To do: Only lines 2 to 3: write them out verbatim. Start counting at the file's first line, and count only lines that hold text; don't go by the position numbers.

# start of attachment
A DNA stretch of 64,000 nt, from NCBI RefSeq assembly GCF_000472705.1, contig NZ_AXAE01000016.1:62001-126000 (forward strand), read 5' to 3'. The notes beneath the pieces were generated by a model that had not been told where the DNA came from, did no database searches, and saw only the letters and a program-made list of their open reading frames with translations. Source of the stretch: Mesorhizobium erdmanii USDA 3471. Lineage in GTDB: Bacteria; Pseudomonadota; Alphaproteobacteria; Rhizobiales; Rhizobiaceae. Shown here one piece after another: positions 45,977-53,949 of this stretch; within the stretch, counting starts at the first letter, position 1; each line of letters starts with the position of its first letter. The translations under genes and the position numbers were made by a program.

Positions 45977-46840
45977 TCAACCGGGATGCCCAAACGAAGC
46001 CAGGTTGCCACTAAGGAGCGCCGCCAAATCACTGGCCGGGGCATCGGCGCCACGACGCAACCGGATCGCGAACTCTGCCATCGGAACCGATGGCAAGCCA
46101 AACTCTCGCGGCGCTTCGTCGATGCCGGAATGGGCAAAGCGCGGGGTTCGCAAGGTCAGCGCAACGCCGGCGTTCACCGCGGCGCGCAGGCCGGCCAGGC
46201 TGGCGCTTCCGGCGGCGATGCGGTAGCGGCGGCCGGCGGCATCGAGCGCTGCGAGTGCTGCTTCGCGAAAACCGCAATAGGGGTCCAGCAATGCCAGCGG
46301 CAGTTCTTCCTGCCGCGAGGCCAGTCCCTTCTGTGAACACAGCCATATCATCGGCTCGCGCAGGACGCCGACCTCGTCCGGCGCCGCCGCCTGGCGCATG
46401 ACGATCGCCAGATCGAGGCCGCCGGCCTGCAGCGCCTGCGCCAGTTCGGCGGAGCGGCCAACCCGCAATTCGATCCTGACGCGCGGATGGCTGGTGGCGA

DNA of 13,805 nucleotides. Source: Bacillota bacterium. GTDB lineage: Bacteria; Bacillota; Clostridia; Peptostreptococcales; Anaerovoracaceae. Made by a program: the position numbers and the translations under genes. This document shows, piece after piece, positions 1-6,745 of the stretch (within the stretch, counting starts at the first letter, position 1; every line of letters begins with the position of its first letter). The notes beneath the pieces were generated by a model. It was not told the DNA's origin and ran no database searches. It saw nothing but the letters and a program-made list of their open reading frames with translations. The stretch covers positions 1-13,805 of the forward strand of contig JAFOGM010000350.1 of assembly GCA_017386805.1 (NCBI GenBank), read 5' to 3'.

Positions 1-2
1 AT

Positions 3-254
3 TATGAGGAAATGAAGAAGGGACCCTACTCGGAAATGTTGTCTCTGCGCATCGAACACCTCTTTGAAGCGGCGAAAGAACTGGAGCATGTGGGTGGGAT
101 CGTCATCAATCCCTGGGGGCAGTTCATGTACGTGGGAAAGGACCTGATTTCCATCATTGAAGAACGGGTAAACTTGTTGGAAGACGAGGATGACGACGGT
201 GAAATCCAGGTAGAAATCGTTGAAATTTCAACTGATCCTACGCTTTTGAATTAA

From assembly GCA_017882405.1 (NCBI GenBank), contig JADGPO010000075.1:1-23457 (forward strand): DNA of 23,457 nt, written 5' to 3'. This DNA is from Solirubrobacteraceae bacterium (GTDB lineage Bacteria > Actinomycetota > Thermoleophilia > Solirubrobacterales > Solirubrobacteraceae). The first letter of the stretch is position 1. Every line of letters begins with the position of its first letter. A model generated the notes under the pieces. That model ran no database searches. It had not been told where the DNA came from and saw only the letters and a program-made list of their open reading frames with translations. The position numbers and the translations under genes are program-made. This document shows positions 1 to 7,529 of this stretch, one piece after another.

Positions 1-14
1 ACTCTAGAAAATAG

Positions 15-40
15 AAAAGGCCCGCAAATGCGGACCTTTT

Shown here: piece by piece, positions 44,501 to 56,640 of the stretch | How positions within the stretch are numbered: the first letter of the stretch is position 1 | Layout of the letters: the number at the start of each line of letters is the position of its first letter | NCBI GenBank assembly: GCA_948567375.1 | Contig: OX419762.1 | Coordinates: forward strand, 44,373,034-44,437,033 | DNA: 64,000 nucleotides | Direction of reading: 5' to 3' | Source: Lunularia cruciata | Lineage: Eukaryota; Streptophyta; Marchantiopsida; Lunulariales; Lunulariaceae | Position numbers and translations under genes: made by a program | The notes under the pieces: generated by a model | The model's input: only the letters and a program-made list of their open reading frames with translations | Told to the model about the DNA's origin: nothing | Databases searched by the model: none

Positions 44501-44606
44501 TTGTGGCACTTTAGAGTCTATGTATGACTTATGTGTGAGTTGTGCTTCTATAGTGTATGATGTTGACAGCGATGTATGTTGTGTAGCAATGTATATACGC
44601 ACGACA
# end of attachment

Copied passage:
Positions 45977-46840
45977 TCAACCGGGATGCCCAAACGAAGC